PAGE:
There are signs that the U.S. economy — at least as it is expressed in the U.S. retail produce department — is gaining some traction.
The latest United Fresh Produce Association FreshFacts on Retail report showed dollar sales for all produce items up 2.9% for the 52-week period ending June 30, aided by a 1.9% increase in volume and 0.9% higher average prices.
Continuing the first-quarter trend, fruits enjoyed a strong second quarter, with 5.3% sales growth propelled by 3.6% higher average prices and a 1.6% boost in volume.
Vegetables, on the other hand, are still recovering from a bout of deflation early in the year. The FreshFacts finds sales were off 1.4% for the quarter, while volume increased 1.4% and average prices dipped 2.7%.
The second-quarter 2012 report, released in partnership by United Fresh with Del Monte Fresh Produce and the Nielsen Perishables Group, also revealed continued strong growth for organic produce, with a 14.6% sales gain for organic vegetables and a 20.3% sales increase for organic fruit.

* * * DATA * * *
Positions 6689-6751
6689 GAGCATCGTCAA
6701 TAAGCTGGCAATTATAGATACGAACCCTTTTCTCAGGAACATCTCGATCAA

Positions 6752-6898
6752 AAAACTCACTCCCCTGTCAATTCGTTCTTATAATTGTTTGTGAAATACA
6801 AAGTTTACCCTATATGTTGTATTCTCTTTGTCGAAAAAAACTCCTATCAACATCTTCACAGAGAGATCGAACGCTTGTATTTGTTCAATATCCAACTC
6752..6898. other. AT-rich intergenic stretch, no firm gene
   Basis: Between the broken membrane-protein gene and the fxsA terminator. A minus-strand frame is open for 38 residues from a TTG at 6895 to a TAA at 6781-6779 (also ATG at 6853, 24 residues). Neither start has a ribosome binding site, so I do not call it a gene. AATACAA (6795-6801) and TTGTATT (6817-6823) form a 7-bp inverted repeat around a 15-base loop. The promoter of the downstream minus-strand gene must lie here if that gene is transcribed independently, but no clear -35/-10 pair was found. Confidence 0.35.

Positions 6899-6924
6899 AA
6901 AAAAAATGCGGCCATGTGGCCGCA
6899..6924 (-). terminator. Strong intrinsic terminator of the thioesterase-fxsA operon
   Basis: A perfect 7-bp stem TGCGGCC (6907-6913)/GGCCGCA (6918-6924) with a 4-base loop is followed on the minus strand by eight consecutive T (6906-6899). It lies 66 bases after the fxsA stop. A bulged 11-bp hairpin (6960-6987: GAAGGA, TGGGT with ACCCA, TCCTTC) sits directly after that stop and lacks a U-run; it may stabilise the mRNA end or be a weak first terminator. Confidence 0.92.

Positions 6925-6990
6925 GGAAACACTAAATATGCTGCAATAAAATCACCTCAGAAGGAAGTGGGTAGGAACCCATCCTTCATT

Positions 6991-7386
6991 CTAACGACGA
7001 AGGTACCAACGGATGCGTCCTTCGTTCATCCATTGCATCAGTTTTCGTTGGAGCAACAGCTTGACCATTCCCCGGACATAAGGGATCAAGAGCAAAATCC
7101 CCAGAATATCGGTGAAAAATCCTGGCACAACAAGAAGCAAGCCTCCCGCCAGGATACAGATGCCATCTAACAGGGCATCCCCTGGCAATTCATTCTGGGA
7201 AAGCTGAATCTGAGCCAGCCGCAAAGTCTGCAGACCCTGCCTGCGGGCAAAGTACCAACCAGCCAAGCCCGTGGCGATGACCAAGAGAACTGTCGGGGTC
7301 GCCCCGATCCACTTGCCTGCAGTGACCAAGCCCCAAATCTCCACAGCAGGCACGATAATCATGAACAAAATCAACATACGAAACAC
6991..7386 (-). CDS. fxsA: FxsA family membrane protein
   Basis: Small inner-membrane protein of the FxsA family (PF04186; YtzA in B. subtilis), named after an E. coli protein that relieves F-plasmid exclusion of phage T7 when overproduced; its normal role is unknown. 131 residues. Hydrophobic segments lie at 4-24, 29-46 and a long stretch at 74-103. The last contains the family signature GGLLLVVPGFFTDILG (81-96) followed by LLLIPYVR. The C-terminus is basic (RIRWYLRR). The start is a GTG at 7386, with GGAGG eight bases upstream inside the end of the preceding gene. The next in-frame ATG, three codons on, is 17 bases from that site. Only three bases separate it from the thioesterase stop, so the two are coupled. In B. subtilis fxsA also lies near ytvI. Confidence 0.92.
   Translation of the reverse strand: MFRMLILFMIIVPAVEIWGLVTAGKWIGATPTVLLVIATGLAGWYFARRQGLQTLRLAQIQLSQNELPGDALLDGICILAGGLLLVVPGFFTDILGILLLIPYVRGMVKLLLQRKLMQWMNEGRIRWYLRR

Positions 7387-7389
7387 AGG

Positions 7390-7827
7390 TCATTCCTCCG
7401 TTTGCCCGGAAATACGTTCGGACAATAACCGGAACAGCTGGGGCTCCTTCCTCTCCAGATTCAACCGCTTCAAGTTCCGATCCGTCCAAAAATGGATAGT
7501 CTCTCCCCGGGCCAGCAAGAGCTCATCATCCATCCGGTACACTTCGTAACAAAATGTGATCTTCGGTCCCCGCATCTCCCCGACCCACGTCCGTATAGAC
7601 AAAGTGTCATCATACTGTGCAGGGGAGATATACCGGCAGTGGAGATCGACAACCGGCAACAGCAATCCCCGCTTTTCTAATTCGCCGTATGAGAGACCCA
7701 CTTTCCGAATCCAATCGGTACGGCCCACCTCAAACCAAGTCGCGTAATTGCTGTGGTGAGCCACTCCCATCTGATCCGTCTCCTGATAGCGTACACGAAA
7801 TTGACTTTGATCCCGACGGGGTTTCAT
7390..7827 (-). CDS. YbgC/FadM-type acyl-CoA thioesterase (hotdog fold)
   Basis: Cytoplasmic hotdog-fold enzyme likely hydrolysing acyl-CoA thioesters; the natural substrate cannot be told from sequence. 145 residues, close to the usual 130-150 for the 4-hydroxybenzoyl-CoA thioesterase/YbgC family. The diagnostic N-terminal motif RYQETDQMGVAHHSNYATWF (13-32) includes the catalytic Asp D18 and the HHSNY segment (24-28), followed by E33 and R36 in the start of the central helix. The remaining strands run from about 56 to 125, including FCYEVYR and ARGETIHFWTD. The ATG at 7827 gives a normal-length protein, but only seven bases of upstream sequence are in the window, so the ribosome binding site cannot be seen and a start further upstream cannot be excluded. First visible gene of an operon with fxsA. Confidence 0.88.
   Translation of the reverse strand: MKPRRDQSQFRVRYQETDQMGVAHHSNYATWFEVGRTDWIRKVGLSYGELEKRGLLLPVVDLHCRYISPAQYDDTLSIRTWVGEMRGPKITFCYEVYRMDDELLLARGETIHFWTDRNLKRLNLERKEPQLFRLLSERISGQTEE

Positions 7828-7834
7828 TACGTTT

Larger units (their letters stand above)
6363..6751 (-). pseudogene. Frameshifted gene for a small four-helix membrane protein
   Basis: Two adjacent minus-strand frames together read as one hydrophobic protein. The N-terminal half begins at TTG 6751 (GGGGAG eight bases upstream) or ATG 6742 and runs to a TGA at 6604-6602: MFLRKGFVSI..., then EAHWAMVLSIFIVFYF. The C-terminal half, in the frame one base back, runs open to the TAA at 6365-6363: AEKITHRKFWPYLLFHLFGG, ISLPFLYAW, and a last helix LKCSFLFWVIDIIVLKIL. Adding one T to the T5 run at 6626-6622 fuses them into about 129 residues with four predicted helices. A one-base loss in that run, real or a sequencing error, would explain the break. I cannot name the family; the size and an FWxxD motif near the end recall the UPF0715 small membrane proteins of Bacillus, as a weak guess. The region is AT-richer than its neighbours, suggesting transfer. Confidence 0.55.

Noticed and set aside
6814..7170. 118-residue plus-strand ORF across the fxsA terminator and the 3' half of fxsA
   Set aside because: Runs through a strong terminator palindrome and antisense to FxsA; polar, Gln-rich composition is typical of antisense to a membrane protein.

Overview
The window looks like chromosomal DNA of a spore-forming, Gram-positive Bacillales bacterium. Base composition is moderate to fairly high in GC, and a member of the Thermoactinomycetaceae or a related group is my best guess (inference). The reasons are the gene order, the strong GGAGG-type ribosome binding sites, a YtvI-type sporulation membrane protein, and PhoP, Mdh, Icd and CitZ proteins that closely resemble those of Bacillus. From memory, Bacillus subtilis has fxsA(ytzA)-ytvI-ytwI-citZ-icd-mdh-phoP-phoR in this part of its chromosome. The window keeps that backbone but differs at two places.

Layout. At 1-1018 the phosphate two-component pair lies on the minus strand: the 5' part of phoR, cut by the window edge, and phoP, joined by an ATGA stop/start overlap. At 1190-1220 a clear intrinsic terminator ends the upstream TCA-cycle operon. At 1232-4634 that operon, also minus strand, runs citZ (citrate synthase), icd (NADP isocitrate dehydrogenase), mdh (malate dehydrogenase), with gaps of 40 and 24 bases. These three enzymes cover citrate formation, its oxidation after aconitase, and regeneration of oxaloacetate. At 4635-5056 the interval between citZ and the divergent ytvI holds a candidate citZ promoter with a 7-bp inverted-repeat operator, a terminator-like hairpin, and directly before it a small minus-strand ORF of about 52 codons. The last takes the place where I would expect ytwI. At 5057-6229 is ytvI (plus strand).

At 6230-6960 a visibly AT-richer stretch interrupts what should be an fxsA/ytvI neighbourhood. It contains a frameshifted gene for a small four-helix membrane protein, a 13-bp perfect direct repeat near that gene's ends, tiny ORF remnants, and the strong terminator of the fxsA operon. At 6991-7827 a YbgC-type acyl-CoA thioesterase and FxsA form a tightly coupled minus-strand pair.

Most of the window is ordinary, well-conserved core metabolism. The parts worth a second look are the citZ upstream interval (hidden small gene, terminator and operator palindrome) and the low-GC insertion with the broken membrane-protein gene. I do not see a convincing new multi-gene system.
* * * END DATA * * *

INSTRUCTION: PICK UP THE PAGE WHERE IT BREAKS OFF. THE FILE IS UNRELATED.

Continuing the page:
Observers say most produce categories have shown increased volume and higher prices, giving the distinct impression that consumer confidence may be returning. Consumers appear to be returning to the packaged salad category and buying less bulk lettuce.
Value-added fruit and vegetable sales were also strong, another positive indicator of consumer confidence.
There will be mixed fortunes ahead, no doubt. Apple prices are higher than a year ago and potato prices are lower.
But in a time of relatively strong inflation in other food categories, the produce department should be in a position to perform well for the trade and the consumer.
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